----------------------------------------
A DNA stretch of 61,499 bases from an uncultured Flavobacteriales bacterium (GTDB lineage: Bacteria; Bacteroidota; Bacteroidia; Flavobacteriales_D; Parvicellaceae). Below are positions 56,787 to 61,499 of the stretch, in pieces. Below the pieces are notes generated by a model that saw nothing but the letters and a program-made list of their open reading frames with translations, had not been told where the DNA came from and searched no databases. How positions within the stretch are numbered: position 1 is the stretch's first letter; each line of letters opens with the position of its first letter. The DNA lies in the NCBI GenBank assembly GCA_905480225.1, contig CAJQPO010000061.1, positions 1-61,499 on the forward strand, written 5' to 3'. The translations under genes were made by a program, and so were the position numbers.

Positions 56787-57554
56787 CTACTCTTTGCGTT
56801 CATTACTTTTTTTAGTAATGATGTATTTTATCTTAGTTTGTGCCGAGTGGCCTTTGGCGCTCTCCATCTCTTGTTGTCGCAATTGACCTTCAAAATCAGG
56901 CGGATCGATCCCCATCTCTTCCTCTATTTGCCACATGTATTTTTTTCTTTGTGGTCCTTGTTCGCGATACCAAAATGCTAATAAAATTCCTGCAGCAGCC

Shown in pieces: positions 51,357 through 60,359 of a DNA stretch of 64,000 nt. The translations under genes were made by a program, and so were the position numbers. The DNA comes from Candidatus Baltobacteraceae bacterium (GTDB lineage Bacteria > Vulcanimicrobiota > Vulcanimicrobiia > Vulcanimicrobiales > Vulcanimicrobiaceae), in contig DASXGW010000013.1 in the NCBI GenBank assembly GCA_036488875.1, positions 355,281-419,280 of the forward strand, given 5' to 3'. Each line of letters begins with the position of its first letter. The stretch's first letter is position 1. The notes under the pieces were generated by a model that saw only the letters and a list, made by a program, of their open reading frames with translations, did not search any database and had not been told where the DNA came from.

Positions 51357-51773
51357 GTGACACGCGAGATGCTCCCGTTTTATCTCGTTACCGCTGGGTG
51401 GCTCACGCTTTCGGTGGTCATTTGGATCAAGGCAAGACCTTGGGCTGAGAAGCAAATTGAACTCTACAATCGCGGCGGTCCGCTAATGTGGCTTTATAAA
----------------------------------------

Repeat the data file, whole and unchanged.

A DNA stretch of 61,499 bases from an uncultured Flavobacteriales bacterium (GTDB lineage: Bacteria; Bacteroidota; Bacteroidia; Flavobacteriales_D; Parvicellaceae). Below are positions 56,787 to 61,499 of the stretch, in pieces. Below the pieces are notes generated by a model that saw nothing but the letters and a program-made list of their open reading frames with translations, had not been told where the DNA came from and searched no databases. How positions within the stretch are numbered: position 1 is the stretch's first letter; each line of letters opens with the position of its first letter. The DNA lies in the NCBI GenBank assembly GCA_905480225.1, contig CAJQPO010000061.1, positions 1-61,499 on the forward strand, written 5' to 3'. The translations under genes were made by a program, and so were the position numbers.

Positions 56787-57554
56787 CTACTCTTTGCGTT
56801 CATTACTTTTTTTAGTAATGATGTATTTTATCTTAGTTTGTGCCGAGTGGCCTTTGGCGCTCTCCATCTCTTGTTGTCGCAATTGACCTTCAAAATCAGG
56901 CGGATCGATCCCCATCTCTTCCTCTATTTGCCACATGTATTTTTTTCTTTGTGGTCCTTGTTCGCGATACCAAAATGCTAATAAAATTCCTGCAGCAGCC

Shown in pieces: positions 51,357 through 60,359 of a DNA stretch of 64,000 nt. The translations under genes were made by a program, and so were the position numbers. The DNA comes from Candidatus Baltobacteraceae bacterium (GTDB lineage Bacteria > Vulcanimicrobiota > Vulcanimicrobiia > Vulcanimicrobiales > Vulcanimicrobiaceae), in contig DASXGW010000013.1 in the NCBI GenBank assembly GCA_036488875.1, positions 355,281-419,280 of the forward strand, given 5' to 3'. Each line of letters begins with the position of its first letter. The stretch's first letter is position 1. The notes under the pieces were generated by a model that saw only the letters and a list, made by a program, of their open reading frames with translations, did not search any database and had not been told where the DNA came from.

Positions 51357-51773
51357 GTGACACGCGAGATGCTCCCGTTTTATCTCGTTACCGCTGGGTG
51401 GCTCACGCTTTCGGTGGTCATTTGGATCAAGGCAAGACCTTGGGCTGAGAAGCAAATTGAACTCTACAATCGCGGCGGTCCGCTAATGTGGCTTTATAAA